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Genome Biol Evol. 2016 Feb 9;8(3):579-87. doi: 10.1093/gbe/evw015.

Conservation, Duplication, and Divergence of Five Opsin Genes in Insect Evolution.

Author information

  • 1Department of Zoology, University of Oxford, United Kingdom.
  • 2Department of Zoology, University of Oxford, United Kingdom peter.holland@zoo.ox.ac.uk.

Abstract

Opsin proteins covalently bind to small molecular chromophores and each protein-chromophore complex is sensitive to particular wavelengths of light. Multiple opsins with different wavelength absorbance peaks are required for color vision. Comparing opsin responses is challenging at low light levels, explaining why color vision is often lost in nocturnal species. Here, we investigated opsin evolution in 27 phylogenetically diverse insect species including several transitions between photic niches (nocturnal, diurnal, and crepuscular). We find widespread conservation of five distinct opsin genes, more than commonly considered. These comprise one c-opsin plus four r-opsins (long wavelength sensitive or LWS, blue sensitive, ultra violet [UV] sensitive and the often overlooked Rh7 gene). Several recent opsin gene duplications are also detected. The diversity of opsin genes is consistent with color vision in diurnal, crepuscular, and nocturnal insects. Tests for positive selection in relation to photic niche reveal evidence for adaptive evolution in UV-sensitive opsins in day-flying insects in general, and in LWS opsins of day-flying Lepidoptera specifically.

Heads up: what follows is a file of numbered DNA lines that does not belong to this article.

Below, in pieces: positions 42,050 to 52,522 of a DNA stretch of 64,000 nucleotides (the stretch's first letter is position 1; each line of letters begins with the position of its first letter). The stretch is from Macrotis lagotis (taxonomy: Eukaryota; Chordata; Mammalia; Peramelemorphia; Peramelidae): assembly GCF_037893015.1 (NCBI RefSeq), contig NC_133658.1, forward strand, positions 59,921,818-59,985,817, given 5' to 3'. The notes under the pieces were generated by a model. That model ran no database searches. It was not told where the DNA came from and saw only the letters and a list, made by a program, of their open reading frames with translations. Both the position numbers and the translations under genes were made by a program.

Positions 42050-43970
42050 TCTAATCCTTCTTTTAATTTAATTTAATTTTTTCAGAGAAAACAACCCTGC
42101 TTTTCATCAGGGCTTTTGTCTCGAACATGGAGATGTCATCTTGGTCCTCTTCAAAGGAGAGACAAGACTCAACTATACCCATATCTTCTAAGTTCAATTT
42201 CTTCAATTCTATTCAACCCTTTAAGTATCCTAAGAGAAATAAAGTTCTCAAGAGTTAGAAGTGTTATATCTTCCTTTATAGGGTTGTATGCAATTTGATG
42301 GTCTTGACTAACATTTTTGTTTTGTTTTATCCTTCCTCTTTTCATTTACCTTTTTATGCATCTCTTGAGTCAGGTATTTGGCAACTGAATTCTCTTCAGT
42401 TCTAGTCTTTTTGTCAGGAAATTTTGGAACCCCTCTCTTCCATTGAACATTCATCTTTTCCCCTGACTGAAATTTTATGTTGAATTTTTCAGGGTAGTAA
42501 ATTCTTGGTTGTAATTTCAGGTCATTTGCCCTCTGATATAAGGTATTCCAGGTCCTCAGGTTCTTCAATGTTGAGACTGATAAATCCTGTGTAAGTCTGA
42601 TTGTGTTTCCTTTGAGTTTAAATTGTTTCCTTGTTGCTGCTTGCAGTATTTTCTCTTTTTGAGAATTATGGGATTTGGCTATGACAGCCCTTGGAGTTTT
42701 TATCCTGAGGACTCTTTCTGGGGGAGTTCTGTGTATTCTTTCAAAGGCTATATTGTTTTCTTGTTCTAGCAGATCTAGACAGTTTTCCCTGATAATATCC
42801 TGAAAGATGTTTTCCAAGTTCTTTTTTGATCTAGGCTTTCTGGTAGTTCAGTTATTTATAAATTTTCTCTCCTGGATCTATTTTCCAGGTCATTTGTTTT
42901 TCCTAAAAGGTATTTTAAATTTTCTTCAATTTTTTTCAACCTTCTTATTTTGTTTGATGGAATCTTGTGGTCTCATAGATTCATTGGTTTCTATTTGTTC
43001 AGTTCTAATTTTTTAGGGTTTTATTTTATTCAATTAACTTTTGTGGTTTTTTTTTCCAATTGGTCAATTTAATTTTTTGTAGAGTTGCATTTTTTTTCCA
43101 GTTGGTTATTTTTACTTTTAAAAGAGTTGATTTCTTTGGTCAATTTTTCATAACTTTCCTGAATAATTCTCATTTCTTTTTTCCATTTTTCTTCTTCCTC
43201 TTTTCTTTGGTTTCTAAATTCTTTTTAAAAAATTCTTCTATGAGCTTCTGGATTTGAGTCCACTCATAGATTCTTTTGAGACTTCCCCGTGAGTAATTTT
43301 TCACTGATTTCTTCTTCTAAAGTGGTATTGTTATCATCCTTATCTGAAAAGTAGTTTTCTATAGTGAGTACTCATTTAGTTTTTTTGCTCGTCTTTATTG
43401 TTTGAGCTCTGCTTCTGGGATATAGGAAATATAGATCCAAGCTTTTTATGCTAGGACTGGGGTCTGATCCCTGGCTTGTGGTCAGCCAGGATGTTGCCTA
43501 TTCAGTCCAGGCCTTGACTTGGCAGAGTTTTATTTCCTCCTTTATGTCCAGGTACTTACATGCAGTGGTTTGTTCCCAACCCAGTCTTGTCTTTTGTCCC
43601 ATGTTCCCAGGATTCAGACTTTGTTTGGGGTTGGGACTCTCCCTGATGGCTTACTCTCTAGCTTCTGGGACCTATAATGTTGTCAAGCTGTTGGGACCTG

KEYWORDS:

adaptive evolution; arctiidae; butterfly; lepidoptera; molecular evolution

PMID:
26865071
PMCID:
PMC4824169
DOI:
10.1093/gbe/evw015
[PubMed - in process]
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